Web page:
For the second question, you’ll want to have a solid outline of how your teams will handle these defects from start to finish, including initial assessment, classification, prioritization, assignment, and resolution tracking.
Once your teams are assembled and they know their plan of attack, you’ll need to lay out how you’ll collect the information for all your defects. You should be using tools that can collect data about the defects in your system, ideally done via automation over manual methods, and collecting data like error logs, screenshots, and actions to replicate the issue.
Ideally, you’ll want an automated tool to take care of this — there’s no secret here; automation just makes everyone’s job easier. Some tools can capture more than just the basics, such as tracking flaky tests and creating individual reports for your triage team. These tools make your team’s job easier and can provide valuable insight into the entire process.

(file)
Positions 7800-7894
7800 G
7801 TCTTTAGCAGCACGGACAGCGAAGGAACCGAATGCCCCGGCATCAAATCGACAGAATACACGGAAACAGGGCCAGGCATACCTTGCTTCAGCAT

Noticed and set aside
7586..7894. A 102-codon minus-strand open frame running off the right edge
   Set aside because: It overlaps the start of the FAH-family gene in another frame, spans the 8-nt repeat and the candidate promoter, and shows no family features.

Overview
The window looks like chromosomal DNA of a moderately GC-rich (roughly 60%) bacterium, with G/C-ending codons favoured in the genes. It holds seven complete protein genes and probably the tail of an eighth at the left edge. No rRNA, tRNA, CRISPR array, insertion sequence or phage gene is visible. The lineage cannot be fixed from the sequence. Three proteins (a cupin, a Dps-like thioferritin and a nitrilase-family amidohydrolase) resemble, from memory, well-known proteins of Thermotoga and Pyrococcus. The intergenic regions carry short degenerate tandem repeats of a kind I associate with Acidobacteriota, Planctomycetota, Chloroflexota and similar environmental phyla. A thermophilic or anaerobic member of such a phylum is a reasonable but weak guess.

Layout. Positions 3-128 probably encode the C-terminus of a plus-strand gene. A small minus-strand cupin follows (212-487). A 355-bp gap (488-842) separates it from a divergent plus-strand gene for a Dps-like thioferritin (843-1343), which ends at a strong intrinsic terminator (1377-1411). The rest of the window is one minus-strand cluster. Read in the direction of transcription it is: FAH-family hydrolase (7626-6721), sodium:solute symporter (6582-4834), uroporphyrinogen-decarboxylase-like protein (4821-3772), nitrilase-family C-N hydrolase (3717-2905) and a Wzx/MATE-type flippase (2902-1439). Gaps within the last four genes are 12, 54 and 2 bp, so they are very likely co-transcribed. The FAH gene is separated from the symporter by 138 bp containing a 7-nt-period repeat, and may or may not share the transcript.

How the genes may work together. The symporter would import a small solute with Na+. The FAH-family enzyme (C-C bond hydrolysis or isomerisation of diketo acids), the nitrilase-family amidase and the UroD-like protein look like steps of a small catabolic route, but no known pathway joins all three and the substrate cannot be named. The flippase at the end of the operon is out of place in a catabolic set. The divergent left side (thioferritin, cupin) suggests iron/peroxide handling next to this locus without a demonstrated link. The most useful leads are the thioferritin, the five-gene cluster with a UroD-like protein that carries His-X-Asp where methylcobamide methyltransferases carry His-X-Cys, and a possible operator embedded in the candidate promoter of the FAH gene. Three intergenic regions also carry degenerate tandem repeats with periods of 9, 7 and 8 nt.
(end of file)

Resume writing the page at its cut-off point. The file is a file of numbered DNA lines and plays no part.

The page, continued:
Another vital way to keep ahead of your defect triage process is simply communication. Regular meetings to review and prioritize defects help give your triage team a clear idea of what needs to be done and why. It’s also an excellent opportunity for collaboration across the three different teams and encourages active participation and feedback.
In these meetings, your defect triage team should discuss the severity of defects and prioritize the most impactful ones (based on the criteria you all agreed to). This allows them to have a consistent line of communication and make effective decisions together to solve these issues.